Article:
The process of conversion from the original plaintext information to the to unreadable format is known as Encryption. And the process of re-conversion of the information from an unreadable format to original plaintext information is known as Decryption. The former is done at the sender’s end while the latter is done at the receiver’s end.

Programs which encrypt and decrypt information are referred to as Encryption Algorithms. Many different types of encryption algorithms have been developed over the years. The same encryption algorithms must be used on the both the sender’s and receiver’s end for a successful encryption.


NIST describes IT governance as the process of establishing and maintaining a framework to provide assurance that information security strategies are aligned with and support business objectives, are consistent with applicable laws and regulations through adherence to policies and internal controls, and provide assignment of responsibility, all in an effort to manage risk.

It also specifically states that information security governance should not be confused with IT security management.

To put it in simpler words, companies today have their security frameworks segregated into many smaller frameworks. A security team is charged with the responsibility of carrying out security throughout the entire company.

It is virtually impossible for a small security team to both manage and secure the whole company. Information security governance makes sure that the security framework integrates all aspects (personnel, business processes, training, firewalls, etc) to ensure the survival of an organization.

Cloud Security – SECaaS

Security as a Service, also referred to as cloud security, is a security maintenance service that a business outsources to a third party vendor on either a subscription or pay-as-you-go basis for cost efficiency. The security service is either delivered through the cloud or provided in-house by the service provider. Under this scenario, the third party is ultimately responsible for the security management of the company.

An example of security as a service would be an anti-virus software solution delivered over the internet. The vendor is responsible for regularly updating the databases and definitions, updating the software and scanning at regular intervals.

Security Assessments

Security Assessments are an integral part of information security. They are conducted in order to locate and identify risks and vulnerabilities.

There are several methods for conducting security assessments, including:

Vulnerability Assessment – To check for weaknesses within a system, application or network that can be potentially leveraged by intruders to compromise data

Security Audits – Conducted by authorities to check if the concerned organization is in compliance with relevant rules and regulations

Penetration Testing – A company provides tasks to penetration testers to find back door entries into the system by pretending to be an outsider, in order to find and fix loopholes. It is possible they may only be required to find loopholes and a different department may be given the task to fix or patch them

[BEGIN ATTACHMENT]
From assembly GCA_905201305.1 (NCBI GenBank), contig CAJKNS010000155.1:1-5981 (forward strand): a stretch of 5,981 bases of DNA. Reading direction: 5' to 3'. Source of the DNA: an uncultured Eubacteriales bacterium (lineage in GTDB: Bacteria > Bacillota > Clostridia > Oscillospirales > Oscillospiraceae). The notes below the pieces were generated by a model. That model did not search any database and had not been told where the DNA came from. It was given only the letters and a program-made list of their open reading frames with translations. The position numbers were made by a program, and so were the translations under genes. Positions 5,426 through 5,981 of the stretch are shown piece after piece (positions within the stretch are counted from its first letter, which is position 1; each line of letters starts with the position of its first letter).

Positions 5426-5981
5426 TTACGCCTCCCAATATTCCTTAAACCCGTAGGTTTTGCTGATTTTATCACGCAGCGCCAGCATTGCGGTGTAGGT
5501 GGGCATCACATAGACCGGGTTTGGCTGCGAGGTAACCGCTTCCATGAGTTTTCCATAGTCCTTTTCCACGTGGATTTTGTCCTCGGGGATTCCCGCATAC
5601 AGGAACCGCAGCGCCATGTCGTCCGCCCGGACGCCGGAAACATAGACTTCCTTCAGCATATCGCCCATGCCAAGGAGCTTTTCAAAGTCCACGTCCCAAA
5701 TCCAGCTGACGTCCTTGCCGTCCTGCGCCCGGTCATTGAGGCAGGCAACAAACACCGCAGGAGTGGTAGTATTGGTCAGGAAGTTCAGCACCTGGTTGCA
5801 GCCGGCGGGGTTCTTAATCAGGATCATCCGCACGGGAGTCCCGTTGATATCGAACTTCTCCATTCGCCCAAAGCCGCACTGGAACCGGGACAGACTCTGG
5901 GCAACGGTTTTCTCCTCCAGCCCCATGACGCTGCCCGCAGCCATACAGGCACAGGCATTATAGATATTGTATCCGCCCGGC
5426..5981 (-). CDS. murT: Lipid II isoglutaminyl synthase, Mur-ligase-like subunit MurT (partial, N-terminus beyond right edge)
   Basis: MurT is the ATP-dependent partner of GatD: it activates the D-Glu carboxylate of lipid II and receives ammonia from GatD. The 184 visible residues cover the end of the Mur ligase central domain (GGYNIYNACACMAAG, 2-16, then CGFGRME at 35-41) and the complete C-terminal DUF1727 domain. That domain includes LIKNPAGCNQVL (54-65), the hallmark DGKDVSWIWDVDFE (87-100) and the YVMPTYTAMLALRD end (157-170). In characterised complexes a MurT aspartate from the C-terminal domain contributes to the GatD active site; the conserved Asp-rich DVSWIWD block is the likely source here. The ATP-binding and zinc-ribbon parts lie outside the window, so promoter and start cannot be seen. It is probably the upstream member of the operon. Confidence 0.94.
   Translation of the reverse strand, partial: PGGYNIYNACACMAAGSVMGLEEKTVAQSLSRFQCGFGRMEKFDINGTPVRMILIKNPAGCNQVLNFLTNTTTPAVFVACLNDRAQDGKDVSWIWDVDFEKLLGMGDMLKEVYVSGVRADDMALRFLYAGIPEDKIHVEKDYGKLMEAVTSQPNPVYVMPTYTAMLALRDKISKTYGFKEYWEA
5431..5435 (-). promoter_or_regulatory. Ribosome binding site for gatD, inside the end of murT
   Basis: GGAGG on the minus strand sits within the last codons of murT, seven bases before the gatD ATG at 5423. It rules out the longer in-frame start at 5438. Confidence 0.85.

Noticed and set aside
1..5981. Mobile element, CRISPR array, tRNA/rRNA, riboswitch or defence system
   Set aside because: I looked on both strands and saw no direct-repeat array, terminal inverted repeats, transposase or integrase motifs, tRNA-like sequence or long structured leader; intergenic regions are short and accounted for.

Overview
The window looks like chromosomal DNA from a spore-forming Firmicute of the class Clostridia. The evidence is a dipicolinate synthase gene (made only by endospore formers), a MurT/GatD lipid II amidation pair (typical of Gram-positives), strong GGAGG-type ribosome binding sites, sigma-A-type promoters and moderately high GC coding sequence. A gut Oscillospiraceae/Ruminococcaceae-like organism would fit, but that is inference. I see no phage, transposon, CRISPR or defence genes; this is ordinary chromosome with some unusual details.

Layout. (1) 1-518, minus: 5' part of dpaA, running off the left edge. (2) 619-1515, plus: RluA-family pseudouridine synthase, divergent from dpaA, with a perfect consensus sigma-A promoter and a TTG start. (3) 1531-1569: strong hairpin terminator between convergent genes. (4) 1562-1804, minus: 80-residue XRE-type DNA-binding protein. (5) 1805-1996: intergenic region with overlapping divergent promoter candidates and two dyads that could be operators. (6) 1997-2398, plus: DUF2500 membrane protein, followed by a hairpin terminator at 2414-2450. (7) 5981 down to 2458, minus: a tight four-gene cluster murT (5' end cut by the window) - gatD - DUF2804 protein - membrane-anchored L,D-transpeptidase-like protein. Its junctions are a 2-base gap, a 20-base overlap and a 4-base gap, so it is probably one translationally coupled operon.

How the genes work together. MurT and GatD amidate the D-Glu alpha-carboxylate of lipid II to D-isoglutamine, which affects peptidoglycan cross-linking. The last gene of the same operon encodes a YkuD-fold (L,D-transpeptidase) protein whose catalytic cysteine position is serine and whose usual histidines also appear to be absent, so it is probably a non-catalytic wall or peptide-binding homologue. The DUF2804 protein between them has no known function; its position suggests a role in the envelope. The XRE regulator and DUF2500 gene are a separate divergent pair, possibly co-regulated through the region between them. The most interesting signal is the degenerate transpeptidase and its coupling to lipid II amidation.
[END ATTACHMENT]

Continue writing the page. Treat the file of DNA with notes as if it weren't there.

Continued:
Security Policy – A set of documents, updated regularly, outlining an organization’s plans to protect its IT assets

Risk Assessment – Conducted to determine what risks the company faces and which ones are acceptable. It assesses various levels of risks

IT Security Assessments Report – A report with detailed findings of a security assessment, along with steps to be taken to fix any security issues discovered

Web Security

Web or web application security is a branch of information security concerned with website security, web application security and the integrity of web based services.

Cloud vendors deliver their services through the internet via the user’s web browser. Hackers usually try to find loopholes in various levels such as networks, web browser flaws, website flaws and web-based application flaws in application codes.

Web security encompasses techniques to find security loopholes and other vulnerabilities and fix them.

Email Security

Email security refers to the security procedures a company needs to undertake in order to secure email operations.

When sending and receiving emails, the email security team is expected to monitor any confidential information leaving the company network.

More importantly, they are expected to check for any harmful messages coming in from an outside network. Hackers are known to attack a user or company using various attack vectors such as phishing attacks, virus attacks and spamming.

Identity and Access Management

Identity and access management (IAM) is a framework developed to regulate and manage a user’s electronic identities.

The administrator is expected to provide, revoke or manage selective and conditional access rights for a user. Some of the benefits of IAM include:

  1. Confidentiality of Data – Restricts the number of users accessing certain information
  2. Performance – Helps enhance performance by removing users not needed for a process and thereby avoiding having too many active sessions
  3. Segregated Tasks – Helps avoid confusion in terms of access by clearly defining groups along with their users who are the only authorized people to perform a specific task
  4. Enhanced Security – IAM frameworks strengthen security by creating increased awareness

Data Loss

Data Loss is a critical concern of information security as it can threaten the viability of businesses, forcing many to shut down.

Some of the factors leading to data loss are:

  1. Increasing threats and attacks – Hackers have been extremely active in the past few years, excelling in finding loopholes in networks, applications, etc to find avenues for removing or stealing data
  2. Inside threats – Disgruntled employees are known to harm companies using a variety of methods, leveraging insider information that hackers would lack
  3. Accidental information sharing – An employee may unknowingly share sensitive information with an outsider without being aware of their actions
  4. Cloud-based storage and services – An employee may use unsecured personal cloud-based storage to store confidential company information